Director: Jim Sheridan
Cast: Daniel Day-Lewis, Brenda Fricker, Alison Whelan, Kirsten Sheridan, Declan Crohgen
Day-Lewis is one of my favorite actors, and he absolutely astounds in this touching true-life tale of Irishman Christy Brown-- a man born trapped in a body he could not control. Assumed to be mentally-retarded throughout his childhood, Brown eventually manages to show his family that he is not only intelligent, but that he also has artistic talent--all through the use of his left foot, the only part of his body he can control and communicate with. Christy suffers from cerebral palsy, and the film outlines his own and his poor Irish family's struggle with the disease.
Of course, the most unbelievable aspect of this film is the acting, and rightfully so-- it won two Oscars for it. One went to Day-Lewis for best actor, and another went to Brenda Fricker who played Brown's mother. These two actors absolutely stole the show, and as far as I'm concerned... there were other people in the movie?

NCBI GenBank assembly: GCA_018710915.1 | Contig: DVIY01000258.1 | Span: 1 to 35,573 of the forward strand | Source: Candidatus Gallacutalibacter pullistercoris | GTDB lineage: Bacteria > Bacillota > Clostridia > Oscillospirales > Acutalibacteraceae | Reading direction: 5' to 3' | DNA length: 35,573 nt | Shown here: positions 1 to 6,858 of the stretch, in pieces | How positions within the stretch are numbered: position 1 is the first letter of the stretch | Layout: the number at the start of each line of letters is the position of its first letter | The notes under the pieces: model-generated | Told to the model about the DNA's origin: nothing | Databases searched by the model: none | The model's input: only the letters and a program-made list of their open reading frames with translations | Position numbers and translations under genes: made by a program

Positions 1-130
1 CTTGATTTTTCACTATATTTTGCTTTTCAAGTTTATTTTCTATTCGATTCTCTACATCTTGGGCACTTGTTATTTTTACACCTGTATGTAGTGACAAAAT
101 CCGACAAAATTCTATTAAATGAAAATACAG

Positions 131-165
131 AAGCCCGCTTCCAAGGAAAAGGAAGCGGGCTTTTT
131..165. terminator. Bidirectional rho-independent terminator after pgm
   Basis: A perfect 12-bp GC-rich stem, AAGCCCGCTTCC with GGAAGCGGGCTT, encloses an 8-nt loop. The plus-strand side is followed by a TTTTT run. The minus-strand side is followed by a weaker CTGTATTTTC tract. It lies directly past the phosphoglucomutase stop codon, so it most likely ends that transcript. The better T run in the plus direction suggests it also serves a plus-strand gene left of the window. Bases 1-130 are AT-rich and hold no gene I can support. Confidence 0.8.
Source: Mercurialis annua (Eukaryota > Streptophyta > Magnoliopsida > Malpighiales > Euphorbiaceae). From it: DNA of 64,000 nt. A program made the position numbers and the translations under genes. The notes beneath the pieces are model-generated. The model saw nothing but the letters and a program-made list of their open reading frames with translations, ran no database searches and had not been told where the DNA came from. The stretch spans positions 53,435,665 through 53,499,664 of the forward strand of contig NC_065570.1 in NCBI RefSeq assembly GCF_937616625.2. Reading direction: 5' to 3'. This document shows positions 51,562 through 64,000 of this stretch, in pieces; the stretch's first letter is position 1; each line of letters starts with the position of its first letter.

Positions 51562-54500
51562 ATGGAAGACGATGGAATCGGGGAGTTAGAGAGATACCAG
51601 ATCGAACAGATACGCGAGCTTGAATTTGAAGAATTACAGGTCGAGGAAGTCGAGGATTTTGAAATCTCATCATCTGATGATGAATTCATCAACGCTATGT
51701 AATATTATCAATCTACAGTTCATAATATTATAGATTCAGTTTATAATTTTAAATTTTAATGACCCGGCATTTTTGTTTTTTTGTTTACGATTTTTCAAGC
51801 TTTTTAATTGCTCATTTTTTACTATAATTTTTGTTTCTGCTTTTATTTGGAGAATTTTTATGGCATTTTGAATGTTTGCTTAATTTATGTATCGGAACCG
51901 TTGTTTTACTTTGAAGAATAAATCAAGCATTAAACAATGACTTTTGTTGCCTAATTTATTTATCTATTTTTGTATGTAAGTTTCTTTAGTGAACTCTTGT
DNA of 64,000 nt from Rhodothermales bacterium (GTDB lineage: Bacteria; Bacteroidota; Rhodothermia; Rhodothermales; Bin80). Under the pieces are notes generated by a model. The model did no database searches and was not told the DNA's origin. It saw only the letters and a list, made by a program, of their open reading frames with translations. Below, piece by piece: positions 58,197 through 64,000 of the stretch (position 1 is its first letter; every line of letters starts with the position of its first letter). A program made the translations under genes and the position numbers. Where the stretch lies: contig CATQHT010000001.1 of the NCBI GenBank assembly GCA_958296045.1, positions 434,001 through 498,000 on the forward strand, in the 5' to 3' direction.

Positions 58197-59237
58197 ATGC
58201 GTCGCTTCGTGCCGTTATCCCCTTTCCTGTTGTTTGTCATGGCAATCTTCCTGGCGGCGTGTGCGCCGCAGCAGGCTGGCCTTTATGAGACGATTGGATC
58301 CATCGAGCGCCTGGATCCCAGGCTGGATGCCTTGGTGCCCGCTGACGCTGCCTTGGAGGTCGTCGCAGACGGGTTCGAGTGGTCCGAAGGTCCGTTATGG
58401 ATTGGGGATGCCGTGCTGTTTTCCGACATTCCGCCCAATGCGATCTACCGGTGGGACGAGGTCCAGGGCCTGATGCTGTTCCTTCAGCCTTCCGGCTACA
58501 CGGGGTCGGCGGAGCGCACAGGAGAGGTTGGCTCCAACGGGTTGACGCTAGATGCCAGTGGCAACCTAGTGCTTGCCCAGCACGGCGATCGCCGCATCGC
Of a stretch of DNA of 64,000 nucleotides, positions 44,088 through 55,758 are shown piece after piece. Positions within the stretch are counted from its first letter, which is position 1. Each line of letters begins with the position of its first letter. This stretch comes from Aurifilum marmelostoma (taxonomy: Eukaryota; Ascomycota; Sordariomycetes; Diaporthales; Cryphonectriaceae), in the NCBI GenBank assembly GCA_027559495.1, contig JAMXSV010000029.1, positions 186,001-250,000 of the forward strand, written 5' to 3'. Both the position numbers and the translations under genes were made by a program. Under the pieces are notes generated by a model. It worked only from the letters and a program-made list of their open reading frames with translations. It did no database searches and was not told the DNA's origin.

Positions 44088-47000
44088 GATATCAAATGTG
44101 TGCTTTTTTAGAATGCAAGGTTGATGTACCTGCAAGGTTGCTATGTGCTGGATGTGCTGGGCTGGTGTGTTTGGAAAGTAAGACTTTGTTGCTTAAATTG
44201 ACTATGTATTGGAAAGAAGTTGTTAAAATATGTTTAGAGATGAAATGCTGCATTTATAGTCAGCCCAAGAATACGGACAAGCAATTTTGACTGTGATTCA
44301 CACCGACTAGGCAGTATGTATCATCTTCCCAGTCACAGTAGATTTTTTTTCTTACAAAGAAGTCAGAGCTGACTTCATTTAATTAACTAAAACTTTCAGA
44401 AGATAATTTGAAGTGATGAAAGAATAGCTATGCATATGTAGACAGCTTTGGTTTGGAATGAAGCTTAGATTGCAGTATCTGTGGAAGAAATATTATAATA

It is said that Day-Lewis was so "into" his character, that he often refused to come out of it on the set, forcing his cast-mates to help him with food. He even broke two ribs during film-making due to the convulsions he performed in his wheelchair!
The film takes a subject-matter which seems it has no chance but to go for the sad-turned-hopeful angle, and instead it goes down another surprising road. The film is humorous and thoughtful. It is more about relationships than about depression, and that is what made it such a surprising and delightful viewing experience.